Spring 2023 Faculty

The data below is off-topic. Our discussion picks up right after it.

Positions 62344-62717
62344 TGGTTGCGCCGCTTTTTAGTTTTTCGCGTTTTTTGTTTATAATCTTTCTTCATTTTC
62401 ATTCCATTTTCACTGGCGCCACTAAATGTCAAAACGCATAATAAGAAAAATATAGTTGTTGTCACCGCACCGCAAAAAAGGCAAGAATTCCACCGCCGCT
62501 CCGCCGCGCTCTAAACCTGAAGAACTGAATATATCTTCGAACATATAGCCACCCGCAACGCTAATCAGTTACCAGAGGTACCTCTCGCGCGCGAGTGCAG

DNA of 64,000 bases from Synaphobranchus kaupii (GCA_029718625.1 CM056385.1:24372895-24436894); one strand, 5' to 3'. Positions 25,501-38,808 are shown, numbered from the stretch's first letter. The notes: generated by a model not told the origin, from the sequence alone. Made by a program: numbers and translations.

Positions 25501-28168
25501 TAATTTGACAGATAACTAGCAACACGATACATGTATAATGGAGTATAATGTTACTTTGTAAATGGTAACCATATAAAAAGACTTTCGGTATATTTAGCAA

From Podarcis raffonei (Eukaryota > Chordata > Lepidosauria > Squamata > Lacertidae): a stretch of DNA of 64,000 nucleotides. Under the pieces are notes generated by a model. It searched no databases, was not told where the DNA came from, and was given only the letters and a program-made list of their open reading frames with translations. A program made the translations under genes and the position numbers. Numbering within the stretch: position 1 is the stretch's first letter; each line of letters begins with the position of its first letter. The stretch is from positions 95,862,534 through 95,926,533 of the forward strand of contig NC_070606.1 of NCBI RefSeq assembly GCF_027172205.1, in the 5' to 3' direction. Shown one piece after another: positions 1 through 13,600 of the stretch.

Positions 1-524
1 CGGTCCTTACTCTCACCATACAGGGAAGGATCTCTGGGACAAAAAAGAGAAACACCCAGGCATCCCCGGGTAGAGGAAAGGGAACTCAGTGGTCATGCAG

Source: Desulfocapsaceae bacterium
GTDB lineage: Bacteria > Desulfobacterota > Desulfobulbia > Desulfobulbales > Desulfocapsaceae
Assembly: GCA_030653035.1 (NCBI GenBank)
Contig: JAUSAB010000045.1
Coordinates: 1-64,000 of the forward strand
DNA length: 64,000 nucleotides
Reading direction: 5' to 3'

Walter Clark Wilson is an associate professor of political science at the University of Texas at San Antonio. He joined the faculty in 2008 after graduating with his Ph.D. in political science from the University of Oklahoma’s Carl Albert Congressional Research and Studies Center. He is a former American Political Science Association Congressional Fellow, and served as a staffer to former congressman Charles A. Gonzalez (D-TX). Dr. Wilson pursues research agendas that examine the representation of underrepresented groups, congressional elections, and the impact of media on political attitudes and behaviors. His latest work explores the declining representation of class interests as a product of globally transcendent neoliberal ideology and the implications of these trends for increasing nationalist, populist, and illiberal politics in democracies. His research appears in scholarly journals including Polity, Legislative Studies Quarterly, and Social Science Quarterly. Dr. Wilson is author of From Inclusion to Influence: Latino Representation in Congress and Latino Political Incorporation in America, published by the University of Michigan Press, and coeditor of the Roads to Congressseries published by Palgrave-MacMillan Publishers. He lives with his family in San Antonio, TX.